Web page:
Film Review: Crazy Rich AsiansForget the visual largesse, there’s a strong tale of family conflict buried under all the bling that, coupled with a large, appealing all-Asian cast, just might be the no-martial-arts crossover film this cinematically neglected populace has needed forever
Directed by Jon M. Chu and based on Kevin Kwan‘s popular pop-fiction novel, Crazy Rich Asians captures the new big-money Asian zeitgeist in all its garishly florid, excessive and mind-numbing glory. It’s all about the accoutrements here—the humongous McMansions, flashy rides, designer drag, and bling that runs to a cool million for a pair of earrings.
The plot is Simple Simon, and none too original, focusing on Rachel (Constance Wu), an NYU economics professor who unknowingly falls into a Cinderella situation when she suddenly discovers that her Singaporean boyfriend, Nick (Henry Golding), comes from one of the richest families in his—indeed, anyone’s—country. He takes her home to attend a wedding and introduce her to his family, which is enough to start a crapstorm of gossip that makes it into the media via certain Twitter dish addicts dogging their trail.
If Rachel was kept in ignorance regarding Nick’s status, however, there is no doubt as to how his family feels about her. His uber-controlling mother, Eleanor (Michelle Yeoh) simply doesn’t think Rachel is good enough for her cherished son, the only one anywhere near fit to take over the family business. Her constant testing of the poor girl, as well as the bitchiness of many of the women in the highest strata of Singaporean society, persuades her to give up her guy and hightail it back to the relative normalcy of NYC and her sweet, supportive immigrant mom, who herself harbors a big secret.
Chu, whose credits include two films with Justin Bieber as their subject, two of the Step Up franchise and G.I. Joe: Retaliation, piles on the lavish party visuals in a way not seen since Baz Luhrmann’s The Great Gatsby. Would that the design elements were as natty as that flick’s, for this particular crowd invariably substitutes flash for elegance. Every scene seems to be punctuated with a massive fireworks display, and that is just the beginning. Gargantuan nightclubs, bachelor parties aboard huge ships with rich a-hole arrivals via private plane, and mountains of mouthwatering food and drink (the film is definitely in the tummy-growling tradition of Babette’s Feast and Eat Drink Man Woman) culminate in a wedding to end all weddings, which takes place in an indoor manmade river at floodtide. The use of sprightly Chinese pop songs, which often make more satiric points than the weakish, often random script, is actually the cleverest, most on-target aspect of this production.
Chu is definitely not an actor’s director, being far more concerned with splashy spectacle than intimate human emotions, and often you can feel scenes go slightly dead, with his performers likely called upon to improv their lines and motivation as best they can. Luckily, quite a number of his huge all-Asian cast—a boon to a minority that has been historically ignored in American film (it’s been 25 years since The Joy Luck Club)—rise to the occasion and deliver both laughs and occasional, much-needed poignancy. Yeoh is the cast standout here, imbuing the ramrod-stiff Eleanor with a scary, almost Mrs. Danvers-like quality, the ultimate, implacable dragon lady obsessed with position, power and family status. She’s impressive (as she was in Memoirs of a Geisha) and, to her credit, does not for a second try to soften this Chanel-clad witch who holds all of the family jewels (incuding certain private parts of Nick) in her unshakeable claw. While she takes top dramatic honors, the irrepressible Queens-bred Korean-Chinese rapper Awkwafina is the breakout new star as Rachel’s rambunctious BFF. She’s every bit as lovable and almost as outrageous as Tiffany Haddish in Girls Trip, had she only been given stronger material. (But her line “Yeah, I’m fuckin’ hungry” brings down the house.)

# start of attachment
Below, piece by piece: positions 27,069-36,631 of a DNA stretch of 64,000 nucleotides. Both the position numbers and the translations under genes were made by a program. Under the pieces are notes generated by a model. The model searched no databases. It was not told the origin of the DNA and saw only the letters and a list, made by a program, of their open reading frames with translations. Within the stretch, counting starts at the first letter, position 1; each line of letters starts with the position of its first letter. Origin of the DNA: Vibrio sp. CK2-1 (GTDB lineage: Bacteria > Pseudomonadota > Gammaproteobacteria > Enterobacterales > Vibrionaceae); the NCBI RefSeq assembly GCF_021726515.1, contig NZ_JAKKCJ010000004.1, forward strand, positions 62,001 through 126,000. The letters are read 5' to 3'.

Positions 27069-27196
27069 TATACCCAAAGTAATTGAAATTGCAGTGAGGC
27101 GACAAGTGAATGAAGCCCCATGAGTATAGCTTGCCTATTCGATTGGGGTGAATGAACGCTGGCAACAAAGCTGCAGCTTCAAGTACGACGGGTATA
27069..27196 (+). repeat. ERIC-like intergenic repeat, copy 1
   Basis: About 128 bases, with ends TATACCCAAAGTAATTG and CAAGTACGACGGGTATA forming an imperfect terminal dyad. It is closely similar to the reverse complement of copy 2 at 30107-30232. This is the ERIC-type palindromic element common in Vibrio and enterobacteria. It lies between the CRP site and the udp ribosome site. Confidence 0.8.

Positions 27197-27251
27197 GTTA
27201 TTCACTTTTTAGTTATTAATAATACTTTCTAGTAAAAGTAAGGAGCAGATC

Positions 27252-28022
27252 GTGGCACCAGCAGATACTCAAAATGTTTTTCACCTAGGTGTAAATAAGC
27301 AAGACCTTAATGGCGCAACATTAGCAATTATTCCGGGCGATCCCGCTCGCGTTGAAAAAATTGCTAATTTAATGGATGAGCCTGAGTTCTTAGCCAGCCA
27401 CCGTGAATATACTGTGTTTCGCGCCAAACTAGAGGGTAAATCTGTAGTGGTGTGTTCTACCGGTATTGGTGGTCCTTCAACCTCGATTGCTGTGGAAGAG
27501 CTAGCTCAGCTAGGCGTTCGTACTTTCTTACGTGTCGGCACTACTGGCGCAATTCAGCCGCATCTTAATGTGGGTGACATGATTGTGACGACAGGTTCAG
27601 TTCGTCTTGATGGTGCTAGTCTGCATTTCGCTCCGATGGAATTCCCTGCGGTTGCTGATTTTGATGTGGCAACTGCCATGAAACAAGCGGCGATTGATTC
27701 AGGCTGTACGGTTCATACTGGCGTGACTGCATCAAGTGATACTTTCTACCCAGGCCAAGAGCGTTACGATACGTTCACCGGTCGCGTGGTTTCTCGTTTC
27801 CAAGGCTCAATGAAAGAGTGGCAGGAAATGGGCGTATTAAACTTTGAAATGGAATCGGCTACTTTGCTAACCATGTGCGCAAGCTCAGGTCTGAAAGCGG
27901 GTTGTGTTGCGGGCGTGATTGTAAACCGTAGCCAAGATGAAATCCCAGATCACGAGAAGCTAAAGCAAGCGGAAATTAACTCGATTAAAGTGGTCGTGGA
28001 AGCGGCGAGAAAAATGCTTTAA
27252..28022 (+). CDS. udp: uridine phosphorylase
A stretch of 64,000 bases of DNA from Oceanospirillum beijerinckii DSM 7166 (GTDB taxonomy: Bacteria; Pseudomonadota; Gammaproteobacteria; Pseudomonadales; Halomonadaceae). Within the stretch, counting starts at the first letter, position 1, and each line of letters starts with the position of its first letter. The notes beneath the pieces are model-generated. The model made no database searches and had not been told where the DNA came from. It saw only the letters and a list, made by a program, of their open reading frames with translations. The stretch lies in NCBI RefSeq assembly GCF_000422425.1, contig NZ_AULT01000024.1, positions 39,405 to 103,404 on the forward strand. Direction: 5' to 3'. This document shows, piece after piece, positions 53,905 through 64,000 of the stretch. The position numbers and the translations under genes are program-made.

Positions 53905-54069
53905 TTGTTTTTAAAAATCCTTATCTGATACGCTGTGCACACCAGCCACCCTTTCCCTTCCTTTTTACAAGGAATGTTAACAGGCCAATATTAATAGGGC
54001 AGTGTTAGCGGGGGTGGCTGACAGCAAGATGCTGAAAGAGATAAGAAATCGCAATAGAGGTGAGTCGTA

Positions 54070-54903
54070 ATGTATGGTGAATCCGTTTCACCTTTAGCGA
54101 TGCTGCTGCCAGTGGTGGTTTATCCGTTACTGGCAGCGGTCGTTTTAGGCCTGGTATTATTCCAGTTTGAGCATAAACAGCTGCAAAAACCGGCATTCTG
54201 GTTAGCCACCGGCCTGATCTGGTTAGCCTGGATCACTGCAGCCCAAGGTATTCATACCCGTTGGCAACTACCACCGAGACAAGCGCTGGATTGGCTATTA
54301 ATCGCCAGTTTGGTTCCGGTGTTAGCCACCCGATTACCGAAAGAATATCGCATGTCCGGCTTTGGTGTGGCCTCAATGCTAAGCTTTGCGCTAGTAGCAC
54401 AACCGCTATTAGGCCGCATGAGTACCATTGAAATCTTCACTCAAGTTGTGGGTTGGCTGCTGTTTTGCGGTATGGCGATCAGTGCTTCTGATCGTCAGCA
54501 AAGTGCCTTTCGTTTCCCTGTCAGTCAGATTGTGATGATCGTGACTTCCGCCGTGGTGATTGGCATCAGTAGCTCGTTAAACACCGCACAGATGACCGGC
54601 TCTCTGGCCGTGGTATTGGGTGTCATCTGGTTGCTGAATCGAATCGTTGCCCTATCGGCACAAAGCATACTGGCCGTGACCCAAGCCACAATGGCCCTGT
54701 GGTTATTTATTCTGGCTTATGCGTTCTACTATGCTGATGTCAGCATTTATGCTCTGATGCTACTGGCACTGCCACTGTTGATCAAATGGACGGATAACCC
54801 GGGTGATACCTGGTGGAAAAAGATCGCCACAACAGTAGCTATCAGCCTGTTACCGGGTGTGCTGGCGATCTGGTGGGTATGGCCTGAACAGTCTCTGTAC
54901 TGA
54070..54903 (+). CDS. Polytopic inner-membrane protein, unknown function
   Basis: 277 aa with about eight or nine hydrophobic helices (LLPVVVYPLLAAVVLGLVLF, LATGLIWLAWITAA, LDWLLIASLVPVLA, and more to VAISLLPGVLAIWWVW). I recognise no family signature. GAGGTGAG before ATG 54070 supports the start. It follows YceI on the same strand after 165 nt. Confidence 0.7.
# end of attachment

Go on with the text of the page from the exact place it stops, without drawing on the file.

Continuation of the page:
Wu (of TV’s “Fresh Off the Boat”) is lovely, has an appealing down-to-earth quality and—in tandem with Yeoh—manages to draw you into this culture-clash dilemma, a really universal thing after all, which should provide more true audience appeal than all the obvious opulence. She even manages to affect some sort of chemistry with Golding, who, although dazzlingly handsome, doesn’t bring much to this party. (There was some controversy over the casting of this Eurasian first-time actor as the hero among Asian communities still smarting from decades of “yellowface” white actors grabbing roles, not to mention the wrongness of casting mostly Chinese actresses as Japanese in Memoirs of a Geisha.)
As if to take the romantic pressure off the two leads, who are not exactly Hepburn and Grant or even Rock and Doris, there’s an expendable subplot involving Nick’s cousin, the impossibly chic and mournful-despite-her-bling Astrid (Gemma Chan)—that name says a lot about the improbable Westernized pretensions of these folk, however much they insist on their traditonal ways—and an errant husband who can’t quite get over his more common roots in the midst of so much muchness.